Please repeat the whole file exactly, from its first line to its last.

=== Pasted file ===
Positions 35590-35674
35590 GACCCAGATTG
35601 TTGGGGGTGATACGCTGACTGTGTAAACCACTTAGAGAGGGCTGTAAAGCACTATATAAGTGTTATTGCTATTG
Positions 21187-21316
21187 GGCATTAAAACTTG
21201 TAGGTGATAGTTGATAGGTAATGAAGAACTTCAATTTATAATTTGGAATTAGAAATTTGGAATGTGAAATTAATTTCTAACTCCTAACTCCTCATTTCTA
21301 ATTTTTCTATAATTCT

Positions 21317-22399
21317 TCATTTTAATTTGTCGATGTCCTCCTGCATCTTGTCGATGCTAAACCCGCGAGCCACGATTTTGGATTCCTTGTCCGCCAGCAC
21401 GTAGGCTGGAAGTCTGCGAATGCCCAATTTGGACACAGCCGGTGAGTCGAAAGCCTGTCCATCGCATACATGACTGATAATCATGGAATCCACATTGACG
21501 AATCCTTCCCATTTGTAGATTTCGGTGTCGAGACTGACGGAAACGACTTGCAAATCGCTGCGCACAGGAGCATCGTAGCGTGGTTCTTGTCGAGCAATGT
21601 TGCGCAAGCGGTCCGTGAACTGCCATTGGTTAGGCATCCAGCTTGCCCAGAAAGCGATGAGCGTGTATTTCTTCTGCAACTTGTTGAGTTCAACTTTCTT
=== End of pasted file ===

Positions 35590-35674
35590 GACCCAGATTG
35601 TTGGGGGTGATACGCTGACTGTGTAAACCACTTAGAGAGGGCTGTAAAGCACTATATAAGTGTTATTGCTATTG
Positions 21187-21316
21187 GGCATTAAAACTTG
21201 TAGGTGATAGTTGATAGGTAATGAAGAACTTCAATTTATAATTTGGAATTAGAAATTTGGAATGTGAAATTAATTTCTAACTCCTAACTCCTCATTTCTA
21301 ATTTTTCTATAATTCT

Positions 21317-22399
21317 TCATTTTAATTTGTCGATGTCCTCCTGCATCTTGTCGATGCTAAACCCGCGAGCCACGATTTTGGATTCCTTGTCCGCCAGCAC
21401 GTAGGCTGGAAGTCTGCGAATGCCCAATTTGGACACAGCCGGTGAGTCGAAAGCCTGTCCATCGCATACATGACTGATAATCATGGAATCCACATTGACG
21501 AATCCTTCCCATTTGTAGATTTCGGTGTCGAGACTGACGGAAACGACTTGCAAATCGCTGCGCACAGGAGCATCGTAGCGTGGTTCTTGTCGAGCAATGT
21601 TGCGCAAGCGGTCCGTGAACTGCCATTGGTTAGGCATCCAGCTTGCCCAGAAAGCGATGAGCGTGTATTTCTTCTGCAACTTGTTGAGTTCAACTTTCTT